Kent. The chief document is Dan Michel, Ayenbite of Inwit ("Remorse of Conscience"), a religious treaty, translated from the French (1340). William of Shoreham, Poems (early 14th century). Poenui Morale (anonymous, early 13th century).
South-West. Layamon, Brut (a verse history of Britain, imitated from an Anglo-Norman poem by Wace, early 13th century. Southern dialect with Midland admixtures), Ancren Riwle ("Statute for Nuns"), early 13th century, probably adaptation of a Midland original. Robert of Gloucester, Rhymed Chronicle (ab. 1300). John Trevisa, translation of the monk Ranulphus Higden's Latin Polychro-nicon (1387),
West Midland. Legends of Catherine, Margaret, and Juliana (13th century). William of Palerne (romance, early 13th century). Sir Gawayne and the Green Knight and other poems by the same (anonymous) author (latter half of the 14th century).
East Midland. King Horn (romance, 13th century). Ilavelok the Dane (13th century), Orm, Ormuluin (religious poem, early 13th century). Robert Mannyng of Brunne, Handlyng Synne ("Manual of Sins", verse translation from the French, ab. 1300). Genesis and Exodus (13th century). Debate of Body and Soul (13th century). Peterborough Chronicle (sequel to the Anglo-Saxon Chronicle for the years 1132-1154).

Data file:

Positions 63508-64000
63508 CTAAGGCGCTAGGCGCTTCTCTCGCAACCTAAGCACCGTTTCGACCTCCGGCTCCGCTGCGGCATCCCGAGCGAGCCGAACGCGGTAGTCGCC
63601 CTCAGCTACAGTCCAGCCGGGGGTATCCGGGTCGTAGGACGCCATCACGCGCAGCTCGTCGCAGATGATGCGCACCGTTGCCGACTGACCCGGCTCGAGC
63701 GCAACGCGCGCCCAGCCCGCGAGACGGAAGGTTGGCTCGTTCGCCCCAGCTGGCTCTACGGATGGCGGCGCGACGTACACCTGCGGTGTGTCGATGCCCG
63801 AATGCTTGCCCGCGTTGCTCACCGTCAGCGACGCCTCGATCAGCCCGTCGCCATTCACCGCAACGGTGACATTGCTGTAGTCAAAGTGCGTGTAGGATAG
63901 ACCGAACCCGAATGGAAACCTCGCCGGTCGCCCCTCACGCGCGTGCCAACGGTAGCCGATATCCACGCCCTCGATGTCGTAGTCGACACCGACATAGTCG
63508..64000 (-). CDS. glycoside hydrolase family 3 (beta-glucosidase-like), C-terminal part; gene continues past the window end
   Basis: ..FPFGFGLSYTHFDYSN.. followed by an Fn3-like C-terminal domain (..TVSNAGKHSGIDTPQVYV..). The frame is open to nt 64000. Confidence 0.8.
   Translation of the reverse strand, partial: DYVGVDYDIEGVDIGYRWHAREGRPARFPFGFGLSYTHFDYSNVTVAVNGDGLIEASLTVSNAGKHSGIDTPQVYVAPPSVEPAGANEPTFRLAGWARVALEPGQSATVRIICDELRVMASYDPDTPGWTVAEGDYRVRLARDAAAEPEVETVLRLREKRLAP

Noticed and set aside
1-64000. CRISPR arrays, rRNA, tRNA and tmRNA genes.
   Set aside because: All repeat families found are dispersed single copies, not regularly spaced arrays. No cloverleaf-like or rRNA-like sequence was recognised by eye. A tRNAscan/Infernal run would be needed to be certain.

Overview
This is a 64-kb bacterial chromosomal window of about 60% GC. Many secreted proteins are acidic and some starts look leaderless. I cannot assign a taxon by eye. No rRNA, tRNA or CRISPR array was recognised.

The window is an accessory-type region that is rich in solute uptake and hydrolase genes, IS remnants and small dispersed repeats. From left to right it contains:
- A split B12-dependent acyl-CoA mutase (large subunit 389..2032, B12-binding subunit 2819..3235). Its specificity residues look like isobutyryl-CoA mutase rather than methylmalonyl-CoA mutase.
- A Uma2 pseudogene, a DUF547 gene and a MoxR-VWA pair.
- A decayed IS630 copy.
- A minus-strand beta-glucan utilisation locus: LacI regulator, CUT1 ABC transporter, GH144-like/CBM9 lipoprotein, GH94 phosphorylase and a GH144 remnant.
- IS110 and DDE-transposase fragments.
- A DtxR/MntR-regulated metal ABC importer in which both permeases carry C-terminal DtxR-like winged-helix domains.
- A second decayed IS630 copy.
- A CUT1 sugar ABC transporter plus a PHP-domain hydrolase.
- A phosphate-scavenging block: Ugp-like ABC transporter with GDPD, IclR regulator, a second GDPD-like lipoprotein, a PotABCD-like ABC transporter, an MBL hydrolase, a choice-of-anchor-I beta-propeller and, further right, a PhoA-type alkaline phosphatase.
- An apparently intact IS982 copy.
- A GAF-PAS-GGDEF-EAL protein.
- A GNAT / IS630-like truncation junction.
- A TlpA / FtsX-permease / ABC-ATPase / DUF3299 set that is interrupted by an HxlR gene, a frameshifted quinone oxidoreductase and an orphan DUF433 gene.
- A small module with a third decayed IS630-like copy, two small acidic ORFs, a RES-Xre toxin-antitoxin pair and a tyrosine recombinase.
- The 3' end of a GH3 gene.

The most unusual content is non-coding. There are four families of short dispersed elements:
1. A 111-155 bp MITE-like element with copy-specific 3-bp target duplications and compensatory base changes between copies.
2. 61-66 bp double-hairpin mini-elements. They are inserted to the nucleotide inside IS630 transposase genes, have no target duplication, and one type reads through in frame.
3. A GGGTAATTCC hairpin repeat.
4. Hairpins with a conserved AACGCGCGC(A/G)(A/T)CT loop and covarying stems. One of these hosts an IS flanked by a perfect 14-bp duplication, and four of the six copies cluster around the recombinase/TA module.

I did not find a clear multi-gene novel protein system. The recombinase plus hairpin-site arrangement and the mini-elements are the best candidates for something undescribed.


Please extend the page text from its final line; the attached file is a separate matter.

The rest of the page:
London. Proclamation by Henry III (1258), the earliest official document in English since the conquest. Adam Davy, Poems (early 14th century). Works by Chaucer and Gower.
Richard Rolle de Hampole, The Prick of Conscience (religious poem, former half of 14th century). Towneley Plays (14th century), York Plays (former half of 15th century).
Barbour, Bruce (poem about Bruce's struggle for the freedom of Scotland, ab. 1375, James I, The Kingis Quhair
("The King's Book"), collection of poems, early 15th century.
Types of ME Literary Documents
ME literature is extremely rich and varied. We find here the most different kinds and genres represented, both in verse and in prose.
In verse, there is, in the 13th century, the religious poem Ormulum, named after its author the monk Orm, who at great length retells in a popular style events of Bible and Gospel history, addressing his narration to his brother, also a monk.
About the same time another monk, Layamon, composed a long poem, Drat, on the early history of Britain. This was partly a translation, or paraphrase, of Wace's Anglo-Norman poem Brut and Layamon also used some other sources. The origins of the Britons are traced back to Troy and the flight of some Trojans after its fall.